Brake pads are engineered to produce friction. The job of the braking system is to convert kinetic energy to heat, which is responsible for slowing the vehicle down. Each time you press the brake pedal, the brake fluid will push out the pistons in the brake caliper. This, in turn, will press the brake pads against the brake disk so you can stop safely without much fuss or drama.
When it comes to automotive brakes, there are two general types of friction: abrasive and adherent friction. Abrasive friction is produced when the friction material of the brake pad is in contact with the disc directly and the rubbing action between the two results in a break-down (at the molecular level) of both pad and rotor. In other words, an abrasive system wears both pad and rotor simultaneously.
On the other hand, adherent friction is a phenomenon that occurs when the pad leaves a trace layer of material on the surface of the disc and then is rubbing against that. Thus, apart from the time it takes for the pad to heat up and develop a thin layer on the disc, the pad is never really contacting the metallic rotor surface directly. This causes the pads to wear at a faster rate without much wear on the rotor.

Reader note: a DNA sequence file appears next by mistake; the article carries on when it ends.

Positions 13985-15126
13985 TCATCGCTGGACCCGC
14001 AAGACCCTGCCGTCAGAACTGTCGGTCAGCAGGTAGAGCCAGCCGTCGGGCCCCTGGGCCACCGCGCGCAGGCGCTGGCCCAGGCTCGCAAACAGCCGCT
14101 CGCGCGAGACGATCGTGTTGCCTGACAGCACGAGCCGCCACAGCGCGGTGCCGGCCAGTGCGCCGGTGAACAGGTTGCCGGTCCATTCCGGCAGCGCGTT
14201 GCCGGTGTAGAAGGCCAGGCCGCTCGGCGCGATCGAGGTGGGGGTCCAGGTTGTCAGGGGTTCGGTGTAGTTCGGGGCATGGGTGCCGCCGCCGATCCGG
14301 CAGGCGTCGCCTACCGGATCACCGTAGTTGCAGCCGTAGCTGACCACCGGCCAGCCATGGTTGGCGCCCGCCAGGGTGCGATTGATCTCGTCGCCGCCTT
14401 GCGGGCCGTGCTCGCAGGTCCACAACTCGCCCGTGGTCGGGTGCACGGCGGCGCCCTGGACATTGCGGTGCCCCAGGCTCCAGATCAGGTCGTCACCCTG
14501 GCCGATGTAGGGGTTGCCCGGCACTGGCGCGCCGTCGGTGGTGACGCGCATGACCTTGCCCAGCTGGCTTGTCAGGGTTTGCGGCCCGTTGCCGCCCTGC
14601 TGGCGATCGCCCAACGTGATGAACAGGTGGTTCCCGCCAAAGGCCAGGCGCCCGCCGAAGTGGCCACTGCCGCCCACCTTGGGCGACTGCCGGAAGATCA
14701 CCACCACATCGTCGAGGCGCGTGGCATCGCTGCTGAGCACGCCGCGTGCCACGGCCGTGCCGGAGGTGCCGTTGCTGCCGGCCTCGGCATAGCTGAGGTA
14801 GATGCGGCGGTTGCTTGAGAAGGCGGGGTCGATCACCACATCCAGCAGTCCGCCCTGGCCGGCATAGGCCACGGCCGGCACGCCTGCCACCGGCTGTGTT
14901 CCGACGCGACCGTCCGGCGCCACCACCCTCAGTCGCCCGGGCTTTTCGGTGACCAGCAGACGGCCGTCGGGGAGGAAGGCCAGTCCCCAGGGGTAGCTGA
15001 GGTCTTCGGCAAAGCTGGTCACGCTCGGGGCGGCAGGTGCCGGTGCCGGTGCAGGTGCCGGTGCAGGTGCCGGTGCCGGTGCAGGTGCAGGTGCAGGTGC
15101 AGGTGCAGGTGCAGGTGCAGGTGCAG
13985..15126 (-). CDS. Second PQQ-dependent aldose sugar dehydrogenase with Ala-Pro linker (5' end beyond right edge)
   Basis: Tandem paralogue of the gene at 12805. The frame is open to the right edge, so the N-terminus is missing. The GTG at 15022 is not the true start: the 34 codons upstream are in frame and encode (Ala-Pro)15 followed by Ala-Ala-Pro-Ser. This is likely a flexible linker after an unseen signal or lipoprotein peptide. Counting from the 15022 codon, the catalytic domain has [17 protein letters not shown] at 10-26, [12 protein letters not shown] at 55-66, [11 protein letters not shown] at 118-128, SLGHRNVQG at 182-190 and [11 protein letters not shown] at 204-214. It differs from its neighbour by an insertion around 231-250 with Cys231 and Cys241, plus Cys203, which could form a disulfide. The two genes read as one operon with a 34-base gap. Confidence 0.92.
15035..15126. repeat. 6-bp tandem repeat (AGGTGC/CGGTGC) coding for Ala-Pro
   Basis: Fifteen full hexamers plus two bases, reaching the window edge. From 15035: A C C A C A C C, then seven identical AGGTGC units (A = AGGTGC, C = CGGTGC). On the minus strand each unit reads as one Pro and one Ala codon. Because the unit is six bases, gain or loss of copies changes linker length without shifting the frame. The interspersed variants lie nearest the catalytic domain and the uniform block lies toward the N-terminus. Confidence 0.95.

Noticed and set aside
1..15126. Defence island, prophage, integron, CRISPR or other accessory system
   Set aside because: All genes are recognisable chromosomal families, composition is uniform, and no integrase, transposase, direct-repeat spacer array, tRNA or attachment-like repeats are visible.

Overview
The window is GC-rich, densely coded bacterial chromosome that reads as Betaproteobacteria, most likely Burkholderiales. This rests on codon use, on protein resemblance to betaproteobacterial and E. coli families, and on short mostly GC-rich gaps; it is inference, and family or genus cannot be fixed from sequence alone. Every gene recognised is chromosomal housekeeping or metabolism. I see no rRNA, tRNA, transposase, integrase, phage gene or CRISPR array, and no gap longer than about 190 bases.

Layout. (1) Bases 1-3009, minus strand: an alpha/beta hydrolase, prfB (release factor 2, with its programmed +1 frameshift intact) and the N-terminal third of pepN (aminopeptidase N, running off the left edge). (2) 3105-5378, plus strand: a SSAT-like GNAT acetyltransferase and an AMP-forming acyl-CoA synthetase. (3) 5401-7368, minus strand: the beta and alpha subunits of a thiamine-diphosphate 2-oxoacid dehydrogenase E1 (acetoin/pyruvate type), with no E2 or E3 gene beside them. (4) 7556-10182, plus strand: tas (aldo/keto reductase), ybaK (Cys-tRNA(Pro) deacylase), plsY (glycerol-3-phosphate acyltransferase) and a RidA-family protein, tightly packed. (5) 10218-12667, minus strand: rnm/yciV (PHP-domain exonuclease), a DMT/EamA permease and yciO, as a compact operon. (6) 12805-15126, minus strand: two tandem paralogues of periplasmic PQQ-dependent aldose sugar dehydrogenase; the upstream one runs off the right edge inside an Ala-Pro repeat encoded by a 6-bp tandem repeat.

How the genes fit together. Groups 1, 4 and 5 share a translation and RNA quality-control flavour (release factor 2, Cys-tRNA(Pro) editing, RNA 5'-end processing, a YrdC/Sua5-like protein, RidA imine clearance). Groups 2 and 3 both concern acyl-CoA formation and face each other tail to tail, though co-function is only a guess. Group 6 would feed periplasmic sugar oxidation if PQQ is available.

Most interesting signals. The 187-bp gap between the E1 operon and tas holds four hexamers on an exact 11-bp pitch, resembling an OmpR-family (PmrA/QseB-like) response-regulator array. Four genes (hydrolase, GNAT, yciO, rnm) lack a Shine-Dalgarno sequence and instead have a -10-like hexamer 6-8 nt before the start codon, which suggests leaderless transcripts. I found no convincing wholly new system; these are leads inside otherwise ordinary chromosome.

In the case of the Challenger, which sports ceramic pads as standard equipment, both abrasive and adherent friction is used. At lower temperatures, the braking action is caused primarily by abrasive friction. Once the pads are warm, however, adherent friction takes over.
The brake pads and the brake disks are not entirely responsible for the stopping performance of a Dodge Challenger – the tires play an important role in braking action as well. Alas, the topic of having the right set of tires is best reserved for a separate discussion.